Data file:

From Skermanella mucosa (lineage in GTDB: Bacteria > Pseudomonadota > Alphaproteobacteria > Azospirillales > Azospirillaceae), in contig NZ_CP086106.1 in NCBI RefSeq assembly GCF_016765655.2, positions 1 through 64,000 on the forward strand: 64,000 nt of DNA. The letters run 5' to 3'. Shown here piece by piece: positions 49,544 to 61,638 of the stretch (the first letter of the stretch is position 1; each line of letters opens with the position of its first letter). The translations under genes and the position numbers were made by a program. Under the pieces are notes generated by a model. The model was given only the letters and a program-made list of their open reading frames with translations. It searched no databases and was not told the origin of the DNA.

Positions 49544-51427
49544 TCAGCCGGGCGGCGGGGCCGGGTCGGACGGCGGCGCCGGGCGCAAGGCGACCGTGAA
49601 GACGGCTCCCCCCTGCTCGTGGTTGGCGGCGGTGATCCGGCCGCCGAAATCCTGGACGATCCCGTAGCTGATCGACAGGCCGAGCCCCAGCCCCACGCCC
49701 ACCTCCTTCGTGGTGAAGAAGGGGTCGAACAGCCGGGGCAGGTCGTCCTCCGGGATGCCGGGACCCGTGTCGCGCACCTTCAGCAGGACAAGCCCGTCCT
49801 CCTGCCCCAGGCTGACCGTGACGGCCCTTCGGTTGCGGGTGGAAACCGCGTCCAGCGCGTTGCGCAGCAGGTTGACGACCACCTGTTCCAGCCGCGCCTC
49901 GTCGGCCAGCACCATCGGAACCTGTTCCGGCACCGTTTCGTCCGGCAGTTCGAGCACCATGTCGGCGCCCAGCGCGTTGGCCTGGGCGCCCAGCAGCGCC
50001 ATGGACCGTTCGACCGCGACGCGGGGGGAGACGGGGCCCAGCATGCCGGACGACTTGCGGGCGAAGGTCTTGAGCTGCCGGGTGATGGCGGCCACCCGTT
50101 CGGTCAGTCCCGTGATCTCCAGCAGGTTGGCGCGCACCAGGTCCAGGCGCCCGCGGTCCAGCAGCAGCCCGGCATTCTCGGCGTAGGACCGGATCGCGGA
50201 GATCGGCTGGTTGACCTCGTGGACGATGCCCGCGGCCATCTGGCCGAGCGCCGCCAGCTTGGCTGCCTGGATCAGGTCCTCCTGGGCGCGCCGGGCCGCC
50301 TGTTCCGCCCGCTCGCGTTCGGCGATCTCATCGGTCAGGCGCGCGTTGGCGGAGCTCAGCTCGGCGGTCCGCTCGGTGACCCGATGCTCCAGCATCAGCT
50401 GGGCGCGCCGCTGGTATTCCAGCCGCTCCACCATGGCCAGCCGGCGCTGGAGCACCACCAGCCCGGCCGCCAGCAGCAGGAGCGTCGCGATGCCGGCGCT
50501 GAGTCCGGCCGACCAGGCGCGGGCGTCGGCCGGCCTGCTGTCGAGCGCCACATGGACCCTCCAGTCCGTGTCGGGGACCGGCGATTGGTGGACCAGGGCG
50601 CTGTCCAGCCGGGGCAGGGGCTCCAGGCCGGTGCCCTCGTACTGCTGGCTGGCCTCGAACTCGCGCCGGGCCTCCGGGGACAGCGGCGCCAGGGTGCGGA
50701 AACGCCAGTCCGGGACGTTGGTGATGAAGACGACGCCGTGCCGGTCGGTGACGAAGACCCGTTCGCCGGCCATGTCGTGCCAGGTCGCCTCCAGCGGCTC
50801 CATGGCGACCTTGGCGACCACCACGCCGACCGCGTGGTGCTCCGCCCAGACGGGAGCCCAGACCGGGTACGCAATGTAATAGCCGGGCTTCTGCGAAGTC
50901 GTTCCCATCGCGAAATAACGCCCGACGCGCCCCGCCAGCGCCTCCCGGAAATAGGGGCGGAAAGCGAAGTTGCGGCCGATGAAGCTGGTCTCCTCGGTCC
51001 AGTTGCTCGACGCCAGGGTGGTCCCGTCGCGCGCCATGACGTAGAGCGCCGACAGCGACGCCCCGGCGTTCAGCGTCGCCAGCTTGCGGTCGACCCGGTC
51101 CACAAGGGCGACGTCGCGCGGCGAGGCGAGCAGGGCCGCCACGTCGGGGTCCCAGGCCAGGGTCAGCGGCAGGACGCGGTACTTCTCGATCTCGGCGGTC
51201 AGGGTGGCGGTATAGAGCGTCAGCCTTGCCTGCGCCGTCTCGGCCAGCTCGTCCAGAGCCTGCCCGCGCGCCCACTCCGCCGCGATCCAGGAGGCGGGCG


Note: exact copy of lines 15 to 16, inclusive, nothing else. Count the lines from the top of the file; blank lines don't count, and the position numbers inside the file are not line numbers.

50701 AACGCCAGTCCGGGACGTTGGTGATGAAGACGACGCCGTGCCGGTCGGTGACGAAGACCCGTTCGCCGGCCATGTCGTGCCAGGTCGCCTCCAGCGGCTC
50801 CATGGCGACCTTGGCGACCACCACGCCGACCGCGTGGTGCTCCGCCCAGACGGGAGCCCAGACCGGGTACGCAATGTAATAGCCGGGCTTCTGCGAAGTC